Graduation Year

2020

Graduation Month

May

Document Type

Thesis

Degree Name

Bachelor of Arts

School or Department

Communicative Sciences and Disorders

Major

Communicative Sciences and Disorders

Faculty Mentor

Dr. Ginger Collins

Faculty Mentor Department

Communicative Sciences and Disorders

Keywords

speech pathology, interprofessional practice, elementary, SLP

Subject Categories

Communication Sciences and Disorders | Disability and Equity in Education | Early Childhood Education | Education | Special Education and Teaching | Speech and Hearing Science | Speech Pathology and Audiology

Abstract

Background: School-based speech language pathologists (SLPs) are increasing collaborative engagement with educators and other professionals in school settings. Collaborative practice in the general education classroom increased student’s awareness of literacy concepts. The push-in model of service delivery reached students with varied levels of literacy understanding. There is insufficient empirical evidence regarding school-based interprofessional practice (IPP) available to clinicians. Systemic reviews provide a model for educators and SLPs to follow; many professionals hesitate to engage in IPP because there is a deficiency in evidence of success.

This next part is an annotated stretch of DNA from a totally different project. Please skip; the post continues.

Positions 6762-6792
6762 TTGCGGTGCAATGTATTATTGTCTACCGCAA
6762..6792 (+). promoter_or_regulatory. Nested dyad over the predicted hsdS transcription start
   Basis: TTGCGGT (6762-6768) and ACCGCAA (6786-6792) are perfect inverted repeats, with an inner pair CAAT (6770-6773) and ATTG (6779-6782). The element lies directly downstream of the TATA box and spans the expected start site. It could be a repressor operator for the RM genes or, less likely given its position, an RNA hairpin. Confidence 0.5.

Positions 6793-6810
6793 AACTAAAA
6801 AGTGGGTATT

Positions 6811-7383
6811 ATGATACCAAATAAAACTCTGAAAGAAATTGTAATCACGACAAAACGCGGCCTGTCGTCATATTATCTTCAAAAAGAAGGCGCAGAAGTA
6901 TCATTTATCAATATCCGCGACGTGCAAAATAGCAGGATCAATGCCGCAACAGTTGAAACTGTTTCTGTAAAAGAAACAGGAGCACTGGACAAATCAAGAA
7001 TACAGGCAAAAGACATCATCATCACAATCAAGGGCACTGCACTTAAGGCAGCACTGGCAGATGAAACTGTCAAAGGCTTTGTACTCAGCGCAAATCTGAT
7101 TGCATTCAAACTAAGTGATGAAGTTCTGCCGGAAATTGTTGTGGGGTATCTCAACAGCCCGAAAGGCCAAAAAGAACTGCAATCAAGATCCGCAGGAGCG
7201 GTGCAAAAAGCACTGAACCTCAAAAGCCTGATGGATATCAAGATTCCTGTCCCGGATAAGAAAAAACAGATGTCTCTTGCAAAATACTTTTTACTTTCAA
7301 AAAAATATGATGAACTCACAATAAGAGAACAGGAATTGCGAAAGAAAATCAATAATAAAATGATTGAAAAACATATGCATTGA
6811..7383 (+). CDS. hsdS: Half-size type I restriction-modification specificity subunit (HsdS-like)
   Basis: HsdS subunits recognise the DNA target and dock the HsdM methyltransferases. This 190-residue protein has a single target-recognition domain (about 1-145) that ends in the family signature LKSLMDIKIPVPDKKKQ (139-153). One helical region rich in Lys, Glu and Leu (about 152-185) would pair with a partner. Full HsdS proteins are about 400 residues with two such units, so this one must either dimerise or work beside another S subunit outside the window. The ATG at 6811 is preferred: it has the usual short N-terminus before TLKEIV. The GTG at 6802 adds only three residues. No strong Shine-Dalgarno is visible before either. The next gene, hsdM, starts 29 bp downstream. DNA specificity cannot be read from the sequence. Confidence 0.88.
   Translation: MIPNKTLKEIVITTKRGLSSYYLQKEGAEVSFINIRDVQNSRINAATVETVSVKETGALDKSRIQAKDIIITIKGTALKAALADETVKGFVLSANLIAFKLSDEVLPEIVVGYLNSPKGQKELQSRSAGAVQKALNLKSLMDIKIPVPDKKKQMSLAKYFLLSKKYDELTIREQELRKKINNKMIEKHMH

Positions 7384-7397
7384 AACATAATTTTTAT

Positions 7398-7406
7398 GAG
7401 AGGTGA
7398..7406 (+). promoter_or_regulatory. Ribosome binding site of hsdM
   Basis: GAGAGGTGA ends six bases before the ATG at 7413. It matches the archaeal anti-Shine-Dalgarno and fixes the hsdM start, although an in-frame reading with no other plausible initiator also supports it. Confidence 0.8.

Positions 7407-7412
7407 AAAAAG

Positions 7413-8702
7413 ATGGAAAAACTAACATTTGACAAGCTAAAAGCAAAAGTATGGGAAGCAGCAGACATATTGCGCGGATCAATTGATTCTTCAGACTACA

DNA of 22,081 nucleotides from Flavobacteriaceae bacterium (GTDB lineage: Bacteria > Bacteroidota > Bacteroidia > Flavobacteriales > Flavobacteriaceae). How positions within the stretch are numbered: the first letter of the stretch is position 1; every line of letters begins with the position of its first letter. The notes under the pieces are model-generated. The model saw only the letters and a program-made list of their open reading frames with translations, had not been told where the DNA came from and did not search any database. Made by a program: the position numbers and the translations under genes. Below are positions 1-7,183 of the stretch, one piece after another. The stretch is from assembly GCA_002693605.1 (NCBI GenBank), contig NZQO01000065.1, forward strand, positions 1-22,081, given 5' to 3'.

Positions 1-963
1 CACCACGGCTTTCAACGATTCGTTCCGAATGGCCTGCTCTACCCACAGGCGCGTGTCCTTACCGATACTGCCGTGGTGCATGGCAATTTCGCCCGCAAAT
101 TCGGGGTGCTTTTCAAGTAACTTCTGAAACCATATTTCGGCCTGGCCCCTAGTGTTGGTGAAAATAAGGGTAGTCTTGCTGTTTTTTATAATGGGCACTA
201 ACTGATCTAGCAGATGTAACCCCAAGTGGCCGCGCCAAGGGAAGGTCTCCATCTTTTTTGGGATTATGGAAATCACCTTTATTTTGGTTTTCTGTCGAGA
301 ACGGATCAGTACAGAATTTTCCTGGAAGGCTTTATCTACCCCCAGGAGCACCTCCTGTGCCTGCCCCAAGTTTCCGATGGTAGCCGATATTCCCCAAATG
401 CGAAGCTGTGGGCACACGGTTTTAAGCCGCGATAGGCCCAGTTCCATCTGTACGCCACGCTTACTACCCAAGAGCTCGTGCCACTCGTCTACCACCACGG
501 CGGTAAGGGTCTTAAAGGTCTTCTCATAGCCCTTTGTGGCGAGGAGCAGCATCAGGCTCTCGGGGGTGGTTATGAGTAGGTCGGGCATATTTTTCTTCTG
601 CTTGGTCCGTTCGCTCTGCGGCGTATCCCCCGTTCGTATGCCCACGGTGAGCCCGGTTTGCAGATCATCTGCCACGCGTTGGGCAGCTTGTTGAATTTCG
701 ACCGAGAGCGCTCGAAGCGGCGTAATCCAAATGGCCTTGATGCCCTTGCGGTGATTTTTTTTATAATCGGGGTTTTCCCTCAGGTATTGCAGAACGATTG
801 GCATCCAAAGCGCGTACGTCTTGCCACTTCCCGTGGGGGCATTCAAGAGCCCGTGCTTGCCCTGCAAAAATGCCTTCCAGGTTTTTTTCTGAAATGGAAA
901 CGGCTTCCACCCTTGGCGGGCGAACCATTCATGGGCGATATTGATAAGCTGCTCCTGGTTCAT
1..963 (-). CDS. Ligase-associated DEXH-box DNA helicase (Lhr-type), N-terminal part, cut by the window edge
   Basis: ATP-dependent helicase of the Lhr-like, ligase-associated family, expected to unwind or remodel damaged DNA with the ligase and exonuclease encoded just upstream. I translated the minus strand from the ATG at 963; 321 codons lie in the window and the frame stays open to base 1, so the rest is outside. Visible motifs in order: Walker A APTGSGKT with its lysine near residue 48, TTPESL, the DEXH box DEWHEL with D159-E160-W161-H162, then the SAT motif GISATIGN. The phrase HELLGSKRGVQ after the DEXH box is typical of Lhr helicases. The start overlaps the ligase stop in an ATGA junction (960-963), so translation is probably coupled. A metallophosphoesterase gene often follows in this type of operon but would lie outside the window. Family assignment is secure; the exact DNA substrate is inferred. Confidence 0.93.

Aims: Investigation of the necessary components for successful IPP and the impacts of collaboration on an array of student abilities is explored in this literature review.

Contributions: IPP leading to improved literacy comprehension across a range of students was reported through various systematic reviews.

Conclusion: Initiating and implementing IPP increases literacy education in the general education classroom and reduces the number of students needing literacy assistance in approaching years. Student’s improved understanding of literacy concepts leads to success in reading, writing, spelling, and communicating. If SLP-teacher collaborative instruction becomes common practice, implications could include improved literacy skills across a spectrum of students and educators efficiently teaching literacy objectives without SLP assistance.

Keywords: collaborative, interprofessional practice (IPP), speech-language pathology, response to intervention (RTI), literacy, push-in model

Honors College Research Project

Yes

GLI Capstone Project

no

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© Copyright 2020 Kaija R. Elenko